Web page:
Safety organisation Euro NCAP has announced its latest crash testing results, which sees top marks for the new Skoda Enyaq iV and Volkswagen ID.4 electric SUVs, but with the latest Dacia Sandero underperforming.
Let’s begin with the new Dacia Sandero, which is just reaching showrooms in its second-generation guise – boasting more technology, space and refinement, but keeping its £7,995 starting price, making it Britain’s cheapest new car.
Though Dacia has introduced a new autonomous emergency braking system, Euro NCAP described the model – which was tested in more rugged Stepway guise – as having a ‘pared-down’ safety specification. Though most modern cars feature a camera-based system for their safety aids, the Sandero instead features a radar system instead. Though this can pick up and react to other vehicles, it can’t spot pedestrians and cyclists.
However, Euro NCAP said the Sandero’s crash protection is ‘respectable’, and that it would have received four (out out five) stars were it not for its ‘shortcomings elsewhere’. These faults meant it received just two stars.
Michiel van Ratingen, secretary general of Euro NCAP, said: “Safety has moved on and the biggest strides forward are now being made by using high-tech to prevent accidents from happening.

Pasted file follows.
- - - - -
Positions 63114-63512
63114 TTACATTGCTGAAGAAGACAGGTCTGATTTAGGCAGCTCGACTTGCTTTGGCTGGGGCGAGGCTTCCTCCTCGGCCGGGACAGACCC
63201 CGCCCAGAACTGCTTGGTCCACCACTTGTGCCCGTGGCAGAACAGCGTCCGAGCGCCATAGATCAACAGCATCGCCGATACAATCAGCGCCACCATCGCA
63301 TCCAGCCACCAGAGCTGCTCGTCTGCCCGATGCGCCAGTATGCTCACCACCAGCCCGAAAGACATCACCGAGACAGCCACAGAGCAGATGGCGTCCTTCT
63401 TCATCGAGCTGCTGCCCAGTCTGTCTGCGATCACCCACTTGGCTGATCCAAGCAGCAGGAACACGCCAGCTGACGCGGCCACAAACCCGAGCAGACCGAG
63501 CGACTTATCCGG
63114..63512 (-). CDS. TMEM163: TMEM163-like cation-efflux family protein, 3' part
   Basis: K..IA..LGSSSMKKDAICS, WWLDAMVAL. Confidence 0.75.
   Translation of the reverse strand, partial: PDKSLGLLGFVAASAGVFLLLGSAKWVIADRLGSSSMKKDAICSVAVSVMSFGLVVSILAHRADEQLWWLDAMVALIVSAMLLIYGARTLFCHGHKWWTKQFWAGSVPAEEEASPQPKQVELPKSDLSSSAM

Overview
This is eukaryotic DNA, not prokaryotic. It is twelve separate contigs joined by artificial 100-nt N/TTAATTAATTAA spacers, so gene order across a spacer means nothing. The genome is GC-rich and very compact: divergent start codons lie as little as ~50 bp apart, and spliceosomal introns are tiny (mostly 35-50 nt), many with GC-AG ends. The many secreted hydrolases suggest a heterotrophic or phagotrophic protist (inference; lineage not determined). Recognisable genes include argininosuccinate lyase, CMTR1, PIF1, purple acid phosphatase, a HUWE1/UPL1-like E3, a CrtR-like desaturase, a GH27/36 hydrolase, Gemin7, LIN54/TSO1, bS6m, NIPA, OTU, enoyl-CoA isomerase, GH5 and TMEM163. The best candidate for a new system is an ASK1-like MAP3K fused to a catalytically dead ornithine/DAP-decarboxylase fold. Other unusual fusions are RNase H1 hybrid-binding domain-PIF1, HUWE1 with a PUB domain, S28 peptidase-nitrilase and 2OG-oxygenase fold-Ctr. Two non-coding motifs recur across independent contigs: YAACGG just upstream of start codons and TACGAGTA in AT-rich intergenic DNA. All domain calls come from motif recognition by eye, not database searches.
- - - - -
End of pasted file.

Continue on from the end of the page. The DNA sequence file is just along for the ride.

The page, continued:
“Clearly, Dacia have found their market and they’re sticking to it, but a two-star rating shows little ambition, even for a low-cost product.Their decision not to offer a camera clearly is out of step with the market and disappointing as Dacia are aware that their cars will soon have to comply with the new General Safety Regulation.”
On a more positive note, two of the Volkswagen Group’s new electric SUVs scored top marks – the Skoda Enyaq and Volkswagen ID.4. Euro NCAP said they delivered ‘impressive performances and are separated by no more than a few points in the different areas of assessment’. They were particularly applauded for their robust structures and range of airbags, with particularly high scores in the adult and child occupant protection categories.
The Cupra Formentor – the Spanish firm’s first bespoke model since splitting from Seat – was also further tested in a new plug-in hybrid guise, with this electrified version keeping the same five-star rating as petrol versions tested by Euro NCAP earlier this year.